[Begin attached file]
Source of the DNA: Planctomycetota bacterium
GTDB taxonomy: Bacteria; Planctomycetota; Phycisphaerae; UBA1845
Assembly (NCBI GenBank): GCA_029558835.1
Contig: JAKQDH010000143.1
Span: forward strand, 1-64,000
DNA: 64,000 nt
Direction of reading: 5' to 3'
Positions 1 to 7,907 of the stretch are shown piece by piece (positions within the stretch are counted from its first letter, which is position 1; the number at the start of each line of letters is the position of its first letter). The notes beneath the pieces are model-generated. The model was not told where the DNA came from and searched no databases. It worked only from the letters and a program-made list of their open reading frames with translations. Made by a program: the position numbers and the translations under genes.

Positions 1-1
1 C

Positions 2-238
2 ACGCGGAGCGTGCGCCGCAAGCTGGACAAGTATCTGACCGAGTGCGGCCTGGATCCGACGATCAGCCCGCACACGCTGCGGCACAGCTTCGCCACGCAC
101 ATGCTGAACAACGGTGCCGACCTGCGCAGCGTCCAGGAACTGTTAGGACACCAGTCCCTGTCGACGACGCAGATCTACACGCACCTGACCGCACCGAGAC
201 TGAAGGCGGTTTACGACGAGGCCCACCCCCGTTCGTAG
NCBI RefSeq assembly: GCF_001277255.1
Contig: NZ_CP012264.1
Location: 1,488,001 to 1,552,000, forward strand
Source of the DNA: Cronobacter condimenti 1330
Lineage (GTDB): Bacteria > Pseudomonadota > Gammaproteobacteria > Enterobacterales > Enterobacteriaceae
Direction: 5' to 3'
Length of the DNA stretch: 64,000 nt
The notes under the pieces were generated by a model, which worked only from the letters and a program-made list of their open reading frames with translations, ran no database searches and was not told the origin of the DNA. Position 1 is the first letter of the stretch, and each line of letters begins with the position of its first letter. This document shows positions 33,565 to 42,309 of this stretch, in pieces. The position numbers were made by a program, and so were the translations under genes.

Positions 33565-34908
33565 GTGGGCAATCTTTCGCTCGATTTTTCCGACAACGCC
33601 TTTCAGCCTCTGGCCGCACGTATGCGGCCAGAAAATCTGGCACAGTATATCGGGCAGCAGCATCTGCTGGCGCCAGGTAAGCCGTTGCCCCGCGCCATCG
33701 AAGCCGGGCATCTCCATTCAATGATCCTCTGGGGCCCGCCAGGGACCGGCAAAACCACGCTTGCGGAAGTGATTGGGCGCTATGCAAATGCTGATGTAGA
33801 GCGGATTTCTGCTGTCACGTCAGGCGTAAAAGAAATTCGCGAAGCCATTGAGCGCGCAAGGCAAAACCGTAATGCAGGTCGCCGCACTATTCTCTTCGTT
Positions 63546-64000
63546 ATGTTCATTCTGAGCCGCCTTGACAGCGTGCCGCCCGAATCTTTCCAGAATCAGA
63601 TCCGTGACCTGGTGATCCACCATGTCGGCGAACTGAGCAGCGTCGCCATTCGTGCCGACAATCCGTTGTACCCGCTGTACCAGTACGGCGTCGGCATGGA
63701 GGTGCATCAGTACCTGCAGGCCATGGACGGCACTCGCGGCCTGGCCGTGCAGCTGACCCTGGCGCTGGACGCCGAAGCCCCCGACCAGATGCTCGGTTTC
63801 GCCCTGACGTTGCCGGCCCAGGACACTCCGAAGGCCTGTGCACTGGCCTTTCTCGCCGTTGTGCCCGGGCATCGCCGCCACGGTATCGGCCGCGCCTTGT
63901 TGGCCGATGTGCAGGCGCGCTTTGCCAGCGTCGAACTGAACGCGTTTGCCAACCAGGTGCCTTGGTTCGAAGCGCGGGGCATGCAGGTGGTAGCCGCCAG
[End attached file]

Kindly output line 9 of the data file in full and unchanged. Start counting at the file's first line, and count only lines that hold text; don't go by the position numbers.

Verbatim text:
Positions 1-1